Supernatural, Dean Winchester, Castiel

Doesn’t quite sound like your typical hyper-masculine-fueled Fast and Furious rodeo anymore, does it?

With Dean’s heart in the right place and John’s shadow no longer looming, Supernatural also made moves to tackle the surface attributes that painted Dean as a cliché and drown them. When season three antagonist Bela sizes Dean up in a tux, he huffily tells her not to objectify him, which at least lets us know that he’s clear on the act of objectification and the ways in which he also participates in the practice. His self-loathing eventually becomes more prevalent, leading to a personal awareness that keeps him evolving. When Dean finds himself the prey of a fear sickness in the episode “Yellow Fever,” he blurts out all sorts of uncomfortable truths to his brother, including the admission that he knows he annoys Sam, that his taste in music is limited, that he drives too fast. He doesn’t rid himself of those habits, but they are no longer the hallmarks of his person, and we watch that transition germinate over the years.

As it turns out, Dean is the better keeper of nerdy pop culture references—last season he memorably explained to Sam that no, the angel Metatron was not Megatron the Transformer—so calling his brother the geek in the family is an argument of semantics at this point. He happens to think Dirty Dancing is a fine film because, you know, Patrick Swayze is in it. (Do Ghost and To Wong Foo, Thanks For Everything get a pass too, then?) We learn that he’s a damn good cook where Sam had been sure he’d never stepped foot in a kitchen. We see him make a home for himself and start what he refers to as “nesting” once they move into the newly discovered Men of Letters bunker. While Dean in earlier seasons reacted to being hit on by gay men with an awkward “Yeah, I don’t bat for your team,” the last man to try moves on Dean Winchester… kind of flattered him. In fact, he seemed put out that the guy had been lying to him to get information. Spending his nights in bars trying to pick up ladies holds less appeal than it did before. He’s still not a fan of salads, but he knows it’s good to eat one once in a while. In short, his priorities have clearly shifted; he’s an adult. He’s still gruff, still capable, still tougher than titanium, but no longer feels the need to project socially-typified masculine cues to prove himself. He’s more comfortable in his own skin.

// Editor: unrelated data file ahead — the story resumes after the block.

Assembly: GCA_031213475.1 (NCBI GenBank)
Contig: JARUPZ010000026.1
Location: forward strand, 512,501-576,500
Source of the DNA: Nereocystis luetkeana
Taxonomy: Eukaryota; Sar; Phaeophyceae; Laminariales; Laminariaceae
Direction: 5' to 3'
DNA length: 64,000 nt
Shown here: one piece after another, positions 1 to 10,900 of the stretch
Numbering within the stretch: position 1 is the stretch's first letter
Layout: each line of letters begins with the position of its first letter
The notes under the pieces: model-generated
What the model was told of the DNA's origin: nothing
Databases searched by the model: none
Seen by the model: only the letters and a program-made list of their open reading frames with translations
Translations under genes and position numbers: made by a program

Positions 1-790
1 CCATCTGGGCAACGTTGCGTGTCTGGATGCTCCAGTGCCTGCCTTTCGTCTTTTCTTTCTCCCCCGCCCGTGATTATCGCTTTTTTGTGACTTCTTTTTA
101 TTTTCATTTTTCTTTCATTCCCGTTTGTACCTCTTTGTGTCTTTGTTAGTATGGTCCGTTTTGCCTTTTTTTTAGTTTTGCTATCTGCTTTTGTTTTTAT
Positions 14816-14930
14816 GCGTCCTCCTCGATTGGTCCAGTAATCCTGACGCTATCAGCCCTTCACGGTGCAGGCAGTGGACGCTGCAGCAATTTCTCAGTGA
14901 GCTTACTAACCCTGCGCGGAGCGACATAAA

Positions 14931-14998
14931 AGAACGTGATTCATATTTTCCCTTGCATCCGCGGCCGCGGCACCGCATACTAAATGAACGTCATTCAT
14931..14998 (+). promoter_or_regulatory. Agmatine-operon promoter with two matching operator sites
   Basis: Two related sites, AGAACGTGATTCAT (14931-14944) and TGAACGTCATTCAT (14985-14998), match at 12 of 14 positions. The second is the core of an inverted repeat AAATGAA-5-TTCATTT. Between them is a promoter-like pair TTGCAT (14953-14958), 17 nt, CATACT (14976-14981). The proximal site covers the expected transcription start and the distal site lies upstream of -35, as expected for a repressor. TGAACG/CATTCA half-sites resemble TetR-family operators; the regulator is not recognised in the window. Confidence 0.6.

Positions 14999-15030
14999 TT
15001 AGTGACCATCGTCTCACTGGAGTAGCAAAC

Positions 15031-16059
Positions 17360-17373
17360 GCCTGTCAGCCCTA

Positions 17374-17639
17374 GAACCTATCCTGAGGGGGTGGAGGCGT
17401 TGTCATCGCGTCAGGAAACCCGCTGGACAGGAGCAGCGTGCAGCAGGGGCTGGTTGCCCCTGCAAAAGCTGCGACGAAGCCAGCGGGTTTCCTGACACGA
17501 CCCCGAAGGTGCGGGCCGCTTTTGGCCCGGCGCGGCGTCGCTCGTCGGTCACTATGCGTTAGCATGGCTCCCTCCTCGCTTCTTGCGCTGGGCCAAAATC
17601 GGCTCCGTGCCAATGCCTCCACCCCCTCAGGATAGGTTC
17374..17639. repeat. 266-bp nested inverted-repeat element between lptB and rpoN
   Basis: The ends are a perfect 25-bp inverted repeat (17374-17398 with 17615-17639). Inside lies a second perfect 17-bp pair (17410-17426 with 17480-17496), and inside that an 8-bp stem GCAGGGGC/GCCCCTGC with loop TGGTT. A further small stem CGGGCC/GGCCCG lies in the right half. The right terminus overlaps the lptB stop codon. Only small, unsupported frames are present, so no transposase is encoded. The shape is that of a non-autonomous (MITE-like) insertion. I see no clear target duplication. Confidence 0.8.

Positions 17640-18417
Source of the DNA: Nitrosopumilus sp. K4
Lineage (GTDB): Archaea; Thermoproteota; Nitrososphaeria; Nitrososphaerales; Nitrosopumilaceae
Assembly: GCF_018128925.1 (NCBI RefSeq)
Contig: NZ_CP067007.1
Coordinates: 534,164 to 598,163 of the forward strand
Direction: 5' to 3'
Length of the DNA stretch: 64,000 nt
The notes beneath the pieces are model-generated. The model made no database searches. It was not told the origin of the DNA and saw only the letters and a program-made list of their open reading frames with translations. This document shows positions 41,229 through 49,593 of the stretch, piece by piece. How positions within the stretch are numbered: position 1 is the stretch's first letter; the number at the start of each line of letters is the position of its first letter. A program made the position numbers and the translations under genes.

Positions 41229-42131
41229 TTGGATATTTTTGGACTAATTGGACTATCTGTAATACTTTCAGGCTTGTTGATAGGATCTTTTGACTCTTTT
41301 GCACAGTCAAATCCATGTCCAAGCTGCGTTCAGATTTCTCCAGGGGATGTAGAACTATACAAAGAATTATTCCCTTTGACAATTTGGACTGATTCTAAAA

Supernatural, Dean Winchester, Sam

In short, he’s a great role model for anyone concerned about what it means to “behave like a man.” Because Dean Winchester proves that there are no boundaries to that definition, and does it by carefully deconstructing every damaging stereotype that Hollywood still loves to lay on thick. He’s got that Steve McQueen swagger, that Paul Newman charm, that John Wayne no-nonsense… but he’s also a loving, nerdy, dedicated, annoying mass of insecurities and hopes. Because he’s a human being, and that’s how we roll.

So season nine can bring it on this fall. Supernatural has kept their family together by keeping fans rooting for their wayward brothers. And with development like the kind Dean Winchester has seen, it’s hardly surprising that we do.

Emily Asher-Perrin also has Steve McQueen swagger. You can bug her on Twitter and read more of her work here and elsewhere.

1. kelios
Great look at Dean's history and growth, but you got a couple of things wrong. It wasn't Dean that broke Naomi's hold on Casstiel, it was the angel tablet. That's confirmed by Naomi in a later episode.

Dean was, and was intended to be, made uncomfortable by golem guy (I can't remember his show name, only his real name doh). Jensen confirmed at the recent Jus in Belo con in Italy that the entire scene was created by Ben Edlund for exactly that purpose.

I do love that Dean is growing and dealing with some of his issues. I especially love that he made it abundantly clear that Sam is FAR AND AWAY the most important person in his life and that he won't put anyone or anything (especially an angel or vampire) before Sam. Ever. That was one of the most beautiful and touching scenes we've had between Sam and Dean, and I can't wait to see more of the same next season :)
2. dogstar
Terrific article. Thanks for writing it... and for taking Supernatural seriously.
3. Tawrens
You're wrong Kelios because Cas stopped trying to kill Dean & turned to pick up the tablet meaning her hold was broke before he even touched the tablet. Dean putting Sam ahead of all others is sad not good cause once Sam has a family or dies for good what does Dean do? Also Cas name is Castiel but the closed captioners show it as Cass when using nickname when it should be Cas because someone is in error.

Also I wish people would stop continuing Sam's prejudice about John. John left Mary in bed so finding her killed in the nursery leaves 1 conclusion. She died cause she interupted someone in the nursery & they weren't above killing her for it. John hunted to protect Sam and Dean. Revenge for Mary an after thought.
4. Riotnrrd
Right, because choosing his brother over CLOSING THE GATES OF HELL FOREVER shows a lot of maturity and growth, and not insane amounts of selfishness. I'm a fan of the show, but that was nothing but "well, we can't do that, because then the show can't keep going."